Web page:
Various methods have been devised to determine this initial or common Pb, but all involve making unprovable assumptions.Zircon does incorporate initial Pb when it crystallizes. It cannot be proven that the Pb in apparently cogenetic U- or Th-free minerals is only initial Pb, and that it is identical to the initial Pb in the mineral being dated.Nor can the measured Pb isotope ratios be used to somehow decide what proportions of them are the initial Pb without recourse to unprovable assumptions about the mineral or rock’s history or their interpreted U-Th-Pb ages within an assumed deep time history.
Currently, zircons are typically dated by uranium-lead (U-Pb), fission-track, cathodoluminescence, and U Th/He techniques.
For instance, imaging the cathodoluminescence emission from fast electrons can be used as a prescreening tool for high-resolution secondary-ion-mass spectrometry (SIMS) to image the zonation pattern and identify regions of interest for isotope analysis.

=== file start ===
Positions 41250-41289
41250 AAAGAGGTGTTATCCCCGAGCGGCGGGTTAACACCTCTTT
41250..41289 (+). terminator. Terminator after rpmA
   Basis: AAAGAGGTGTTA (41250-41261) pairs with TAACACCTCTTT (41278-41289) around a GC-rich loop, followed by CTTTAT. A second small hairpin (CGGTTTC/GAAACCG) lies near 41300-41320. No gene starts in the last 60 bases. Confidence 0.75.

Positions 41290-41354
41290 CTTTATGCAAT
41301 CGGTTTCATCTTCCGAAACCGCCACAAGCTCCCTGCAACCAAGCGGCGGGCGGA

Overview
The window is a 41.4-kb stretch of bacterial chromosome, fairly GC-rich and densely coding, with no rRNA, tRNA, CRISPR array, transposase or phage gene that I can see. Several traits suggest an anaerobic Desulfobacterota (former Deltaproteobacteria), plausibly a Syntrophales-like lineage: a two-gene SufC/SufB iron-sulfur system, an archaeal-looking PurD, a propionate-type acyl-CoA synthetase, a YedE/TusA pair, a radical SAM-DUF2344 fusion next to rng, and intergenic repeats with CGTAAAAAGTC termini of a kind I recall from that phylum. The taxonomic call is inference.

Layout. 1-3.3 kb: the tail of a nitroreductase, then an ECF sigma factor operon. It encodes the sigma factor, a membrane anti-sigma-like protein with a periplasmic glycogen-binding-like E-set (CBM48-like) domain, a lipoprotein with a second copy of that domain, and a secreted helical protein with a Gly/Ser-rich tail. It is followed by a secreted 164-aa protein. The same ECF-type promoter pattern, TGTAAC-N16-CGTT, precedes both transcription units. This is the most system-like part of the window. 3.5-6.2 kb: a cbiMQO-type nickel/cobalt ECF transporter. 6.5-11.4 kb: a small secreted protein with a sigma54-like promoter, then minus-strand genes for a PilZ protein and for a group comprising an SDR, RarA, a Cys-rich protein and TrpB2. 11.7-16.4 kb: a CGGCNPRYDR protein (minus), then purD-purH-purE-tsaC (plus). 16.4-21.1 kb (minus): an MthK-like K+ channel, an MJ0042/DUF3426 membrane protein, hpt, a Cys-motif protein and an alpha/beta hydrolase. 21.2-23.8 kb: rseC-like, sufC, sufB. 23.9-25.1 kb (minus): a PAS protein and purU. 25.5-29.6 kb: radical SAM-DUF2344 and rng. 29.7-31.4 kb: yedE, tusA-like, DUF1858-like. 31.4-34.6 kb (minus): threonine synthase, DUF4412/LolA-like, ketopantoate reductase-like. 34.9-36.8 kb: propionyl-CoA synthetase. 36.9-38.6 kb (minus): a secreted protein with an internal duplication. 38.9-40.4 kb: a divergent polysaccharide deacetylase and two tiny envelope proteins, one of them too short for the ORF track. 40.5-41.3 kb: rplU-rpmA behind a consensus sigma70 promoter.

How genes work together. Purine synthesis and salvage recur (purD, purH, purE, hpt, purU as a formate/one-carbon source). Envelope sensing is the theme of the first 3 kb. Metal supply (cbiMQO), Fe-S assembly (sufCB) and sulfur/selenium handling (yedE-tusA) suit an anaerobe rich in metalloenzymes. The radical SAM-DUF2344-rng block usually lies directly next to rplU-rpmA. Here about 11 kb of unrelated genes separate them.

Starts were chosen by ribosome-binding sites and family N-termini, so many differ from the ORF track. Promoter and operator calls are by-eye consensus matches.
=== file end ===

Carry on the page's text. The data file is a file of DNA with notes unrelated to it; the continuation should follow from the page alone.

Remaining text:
This is done using an integrated cathodoluminescence and scanning electron microscope.
Zircons in sedimentary rock can identify the sediment source.
Zircon is a common accessory to trace mineral constituent of most granite and felsic igneous rocks.
Due to its hardness, durability and chemical inertness, zircon persists in sedimentary deposits and is a common constituent of most sands. Zircon forms in silicate melts with large proportions of high field strength incompatible elements.For example, hafnium is almost always present in quantities ranging from 1 to 4%.U-Pb radioisotope dating is now the absolute dating method of first choice among geochronologists, especially using the mineral zircon.A variety of analytical instruments have also now been developed using different micro-sampling techniques coupled with mass spectrometers, thus enabling wide usage of U-Pb radioisotope dating.Australia leads the world in zircon mining, producing 37% of the world total and accounting for 40% of world EDR (economic demonstrated resources) for the mineral.